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Oxygen Therapy

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Foundation for the rational use of oxygen is knowledge of its pharmacokinetics ... O2 toxicity respiratory insufficicency cyanosis frothy or bloody sputum asphyxia ... – PowerPoint PPT presentation

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Title: Oxygen Therapy


1
Oxygen Therapy
2
Introduction
  • The transport and delivery of oxygen to body
    tissues is the essence of resp. care
  • Foundation for the rational use of oxygen is
    knowledge of its pharmacokinetics and
    appreciation of the biomedical changes induced by
    too much tissue oxygen (hyperoxia) and too little
    (hypoxia). Need optimal level
  • PaO2 is arterial blood oxygen pressure

3
Indications for O2 Therapy
  • Primary indication is to prevent or relieve
    hypoxemia .
  • Hypoxemia can be caused by hypoventilation,
    right-to-left shunts, diffusion impairments, and
    ventilation-perfusion mismatch.
  • Alveolar-arterial oxygen gradient P(A-a)O2
    can help determine need for O2 therapy

4
Hypoxemia (contd)
  • A normal A-a O2 in hypoxemia usually indicates
    the hypoxia is caused by hypoventilation and that
    oxygen therapy alone will not help
  • Alveolar Air Equation PAO2
    (PB - 47) x FIO2 - PaCO2/.8
  • Normal PaO2 80 - 100 mmHg
  • P(A-a)O2 on room air 5-10 mmHg
  • P(A-a)O2 on 100 O2 30-60 mmHg

5
Indications for Acute O2 Therapy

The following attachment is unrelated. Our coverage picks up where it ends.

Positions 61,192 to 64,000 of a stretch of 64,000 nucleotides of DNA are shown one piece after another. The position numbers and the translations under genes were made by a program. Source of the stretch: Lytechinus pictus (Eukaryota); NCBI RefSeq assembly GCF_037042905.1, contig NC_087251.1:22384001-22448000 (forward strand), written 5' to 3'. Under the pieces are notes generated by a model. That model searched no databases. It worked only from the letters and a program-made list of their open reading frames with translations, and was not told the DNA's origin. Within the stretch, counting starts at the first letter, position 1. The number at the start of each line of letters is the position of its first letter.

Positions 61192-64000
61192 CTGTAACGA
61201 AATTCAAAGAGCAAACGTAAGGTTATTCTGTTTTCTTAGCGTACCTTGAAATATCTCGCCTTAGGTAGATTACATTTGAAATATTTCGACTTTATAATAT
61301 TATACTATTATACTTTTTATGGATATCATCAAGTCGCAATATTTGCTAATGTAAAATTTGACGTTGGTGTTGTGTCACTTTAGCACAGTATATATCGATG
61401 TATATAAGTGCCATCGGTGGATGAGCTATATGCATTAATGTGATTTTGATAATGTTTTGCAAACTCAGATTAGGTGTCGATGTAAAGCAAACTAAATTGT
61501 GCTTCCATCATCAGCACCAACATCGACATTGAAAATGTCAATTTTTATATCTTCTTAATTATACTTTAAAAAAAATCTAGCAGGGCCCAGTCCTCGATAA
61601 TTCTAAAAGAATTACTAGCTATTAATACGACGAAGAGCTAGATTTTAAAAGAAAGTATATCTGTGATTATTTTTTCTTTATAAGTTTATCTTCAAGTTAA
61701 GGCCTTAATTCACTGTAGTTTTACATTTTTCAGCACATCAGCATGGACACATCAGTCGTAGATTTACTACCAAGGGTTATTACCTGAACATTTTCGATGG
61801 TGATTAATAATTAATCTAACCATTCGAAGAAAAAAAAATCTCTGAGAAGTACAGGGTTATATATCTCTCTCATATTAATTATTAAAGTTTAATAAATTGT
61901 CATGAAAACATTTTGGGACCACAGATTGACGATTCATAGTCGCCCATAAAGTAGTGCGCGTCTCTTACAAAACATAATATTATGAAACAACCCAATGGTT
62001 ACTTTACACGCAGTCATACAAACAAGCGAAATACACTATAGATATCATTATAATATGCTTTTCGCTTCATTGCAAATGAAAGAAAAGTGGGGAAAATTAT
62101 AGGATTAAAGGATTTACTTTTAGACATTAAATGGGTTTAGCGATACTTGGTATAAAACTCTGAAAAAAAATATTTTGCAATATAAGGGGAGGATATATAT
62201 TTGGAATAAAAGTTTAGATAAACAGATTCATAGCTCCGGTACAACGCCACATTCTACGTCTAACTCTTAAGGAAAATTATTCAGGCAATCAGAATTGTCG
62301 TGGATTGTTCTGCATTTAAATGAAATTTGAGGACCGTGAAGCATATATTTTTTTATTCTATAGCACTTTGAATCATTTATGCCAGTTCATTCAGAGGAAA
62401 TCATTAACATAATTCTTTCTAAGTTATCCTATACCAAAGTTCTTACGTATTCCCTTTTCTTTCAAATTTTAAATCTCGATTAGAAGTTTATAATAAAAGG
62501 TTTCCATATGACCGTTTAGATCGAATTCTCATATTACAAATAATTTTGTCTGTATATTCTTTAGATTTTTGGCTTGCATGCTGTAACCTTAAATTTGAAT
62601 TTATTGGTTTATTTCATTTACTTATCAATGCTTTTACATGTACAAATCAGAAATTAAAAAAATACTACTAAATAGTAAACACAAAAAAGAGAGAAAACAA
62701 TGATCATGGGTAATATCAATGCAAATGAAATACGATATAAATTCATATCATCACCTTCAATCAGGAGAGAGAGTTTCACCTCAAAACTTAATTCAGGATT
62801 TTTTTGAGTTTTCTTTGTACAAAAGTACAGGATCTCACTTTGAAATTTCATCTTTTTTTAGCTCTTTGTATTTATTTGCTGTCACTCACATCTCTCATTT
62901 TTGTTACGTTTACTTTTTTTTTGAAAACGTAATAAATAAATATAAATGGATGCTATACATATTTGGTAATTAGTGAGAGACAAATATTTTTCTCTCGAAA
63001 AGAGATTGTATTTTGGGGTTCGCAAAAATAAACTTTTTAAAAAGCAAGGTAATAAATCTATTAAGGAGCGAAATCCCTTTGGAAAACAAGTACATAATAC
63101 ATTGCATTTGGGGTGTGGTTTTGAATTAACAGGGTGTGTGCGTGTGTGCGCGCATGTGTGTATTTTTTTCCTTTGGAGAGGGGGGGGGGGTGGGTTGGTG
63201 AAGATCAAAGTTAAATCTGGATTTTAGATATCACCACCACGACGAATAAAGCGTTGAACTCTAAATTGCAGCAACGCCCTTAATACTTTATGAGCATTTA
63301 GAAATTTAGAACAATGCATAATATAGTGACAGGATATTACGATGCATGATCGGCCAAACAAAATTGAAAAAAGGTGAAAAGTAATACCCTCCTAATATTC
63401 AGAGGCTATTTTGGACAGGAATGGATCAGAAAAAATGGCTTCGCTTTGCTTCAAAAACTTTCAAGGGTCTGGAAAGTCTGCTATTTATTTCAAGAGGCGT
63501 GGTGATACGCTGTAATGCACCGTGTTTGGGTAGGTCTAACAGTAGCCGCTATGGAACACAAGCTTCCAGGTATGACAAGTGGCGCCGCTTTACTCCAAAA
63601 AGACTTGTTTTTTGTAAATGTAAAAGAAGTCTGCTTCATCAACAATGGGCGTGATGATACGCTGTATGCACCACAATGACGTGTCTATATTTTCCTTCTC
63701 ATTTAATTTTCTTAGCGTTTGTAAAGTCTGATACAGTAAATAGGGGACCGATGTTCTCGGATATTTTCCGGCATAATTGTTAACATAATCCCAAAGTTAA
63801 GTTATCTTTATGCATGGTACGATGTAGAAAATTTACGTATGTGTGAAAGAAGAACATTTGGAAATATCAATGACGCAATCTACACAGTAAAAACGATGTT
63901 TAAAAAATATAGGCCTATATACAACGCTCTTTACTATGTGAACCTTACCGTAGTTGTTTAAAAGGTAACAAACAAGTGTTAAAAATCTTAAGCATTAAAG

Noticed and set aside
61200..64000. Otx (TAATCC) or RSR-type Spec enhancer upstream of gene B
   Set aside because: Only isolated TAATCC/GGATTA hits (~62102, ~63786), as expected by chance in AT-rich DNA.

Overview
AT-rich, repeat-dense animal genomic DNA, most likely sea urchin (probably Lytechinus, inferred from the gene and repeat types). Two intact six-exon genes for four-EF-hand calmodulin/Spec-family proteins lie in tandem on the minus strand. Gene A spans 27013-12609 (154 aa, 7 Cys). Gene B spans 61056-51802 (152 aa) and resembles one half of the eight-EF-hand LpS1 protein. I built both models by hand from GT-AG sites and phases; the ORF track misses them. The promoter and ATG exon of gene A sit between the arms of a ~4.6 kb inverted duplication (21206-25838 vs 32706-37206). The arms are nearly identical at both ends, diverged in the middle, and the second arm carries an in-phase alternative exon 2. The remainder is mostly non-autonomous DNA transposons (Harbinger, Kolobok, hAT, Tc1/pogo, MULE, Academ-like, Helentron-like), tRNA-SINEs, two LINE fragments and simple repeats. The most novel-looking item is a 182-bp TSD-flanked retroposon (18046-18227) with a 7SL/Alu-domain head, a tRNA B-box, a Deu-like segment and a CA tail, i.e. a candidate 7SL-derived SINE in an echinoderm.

• Blood gas values PaO2 lt
    60 mmHg SaO2 lt 90
  • Clinical signs and symptoms of mild-moderate
    hypoxia tachycardia disorientation tachypne
    a dyspnea cyanosis hypertension restlessnes
    s

6
Indications (contd.)
  • Clinical signs and symptoms of moderate-severe
    hypoxia cardiac arrhythmias labored
    breathing slow bounding pulse lethargy
    coma

7
General Criteria for Long-Term O2 Therapy
  • PaO2 lt 55 mmHg at rest on room air
  • Evidence of tissue hypoxia pulmonary
    hypertension compensatory polycythemia cor
    pulmonale
  • Evidence of central cyanosis
  • Severe arterial hypoxemia on exercise
  • Improvement with low-flow O2 therapy

8
Indications (contd.)
  • High-risk patients myocardial
    infarction hemorrhagic shock anaphylactic
    shock burn patients

9
Contraindications for O2 Therapy
  • primarily a concern over too much O2 leading to
    oxygen toxicity
  • in an infant too much O2 can lead to retrolental
    fibroplasia
  • Early symptoms of O2 toxicity retrosternal
    discomfort restlessness lethargy vomiting
    cough dyspnea

10
Contraindications (contd.)
  • Late signs of O2 toxicity respiratory
    insufficicency cyanosis frothy or bloody
    sputum asphyxia
  • symptoms develop after 4-12 hours of breathing
    100 O2

11
Mechanism of O2 Toxicity
  • O2 is used at the cellular level to produce ATP.
    O2 molecule is reduced by cytochrome oxidase and
    forms OH. and H2O2 (free radicals)
  • increases in free radicals lead to cell damage,
    wherein leakage from these cells leads to an
    inflammation process
  • glutathione, peroxidase, Vitamins C E protect
    against free radicals
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